hematocele


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hematocele

 [he´mah-to-sēl″]
an effusion of blood into a cavity, especially into the tunica vaginalis testis.

he·ma·to·cele

(hē'mă-tō-sēl', hem'ă-),
1. Synonym(s): hemorrhagic cyst
2. Effusion of blood into a canal or a cavity of the body.
3. Swelling due to effusion of blood into the tunica vaginalis testis.
[hemato- + G. kēlē, tumor]

hematocele

/he·ma·to·cele/ (he´mah-to-) (hem´ah-to-sēl″) an effusion of blood into a cavity, especially into the tunica vaginalis testis.
parametric hematocele , pelvic hematocele, retrouterine hematocele a swelling formed by effusion of blood into the pouch of Douglas.

hematocele

[hem′ətōsēl′]
a cystlike accumulation of blood within the tunica vaginalis of the scrotum. It is usually caused by injury and may require surgery if the blood is not readily resorbed. Also spelled haematocele.

hematocele

Urology Pooled blood in the scrotum. Cf Spermatocele.

he·ma·to·cele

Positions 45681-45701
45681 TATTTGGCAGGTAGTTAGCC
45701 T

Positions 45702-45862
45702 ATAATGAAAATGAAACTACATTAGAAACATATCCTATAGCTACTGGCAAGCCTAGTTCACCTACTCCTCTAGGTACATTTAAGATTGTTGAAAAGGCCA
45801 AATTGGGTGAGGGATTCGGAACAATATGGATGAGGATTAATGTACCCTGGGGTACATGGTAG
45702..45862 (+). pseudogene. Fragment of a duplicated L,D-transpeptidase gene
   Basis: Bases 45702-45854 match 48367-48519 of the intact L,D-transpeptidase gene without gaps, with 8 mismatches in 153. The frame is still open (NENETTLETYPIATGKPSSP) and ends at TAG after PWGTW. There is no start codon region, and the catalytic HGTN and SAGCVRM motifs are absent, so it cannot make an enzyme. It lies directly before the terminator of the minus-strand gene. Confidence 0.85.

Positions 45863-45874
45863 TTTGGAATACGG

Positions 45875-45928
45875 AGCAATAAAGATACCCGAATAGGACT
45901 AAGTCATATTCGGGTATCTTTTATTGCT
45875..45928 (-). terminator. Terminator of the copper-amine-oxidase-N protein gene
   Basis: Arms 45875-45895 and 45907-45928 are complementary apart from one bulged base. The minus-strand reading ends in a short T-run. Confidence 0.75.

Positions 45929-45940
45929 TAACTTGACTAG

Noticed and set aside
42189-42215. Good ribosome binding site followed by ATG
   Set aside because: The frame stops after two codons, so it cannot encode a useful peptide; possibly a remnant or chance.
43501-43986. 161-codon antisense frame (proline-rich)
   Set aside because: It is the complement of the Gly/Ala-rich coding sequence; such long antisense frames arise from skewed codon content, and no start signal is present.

(hē'mă-tō-sēl)
1. Synonym(s): hemorrhagic cyst, haematocele.
2. Effusion of blood into a canal or a cavity of the body.
3. Swelling due to effusion of blood into the tunica vaginalis testis.
Synonym(s): haematocele.
[hemato- + G. kēlē, tumor]

hematocele

an effusion of blood into a cavity, especially into the tunica vaginalis testis.
References in periodicals archive ?
In our patient, the etiology of the hematocele was unknown, in the absence of predisposing conditions or previous trauma.
This managements avoids testicular compression and prevents epididymo-orchitis abscess formation and necrosis, as unresorbed hematocele can eventually become infected.
The differential diagnosis of a firm, painless scrotal mass should include the possibility of a rare chronic hematocele, even in absence of trauma.
6,8) In the case reported here, color Doppler showed vessels within the septae, a finding that would not be expected in an organized pyocele or hematocele, which may otherwise have a similar sonographic appearance.
Other findings include irregular, poorly defined borders, scrotal wall thickening, and hematocele (Figure 11).
6) Hematoceles and pyoceles are rare and are usually caused by trauma, surgery, or neoplasm.
2) Either injury can result in hematoceles that eventually transform into post-traumatic hydroceles.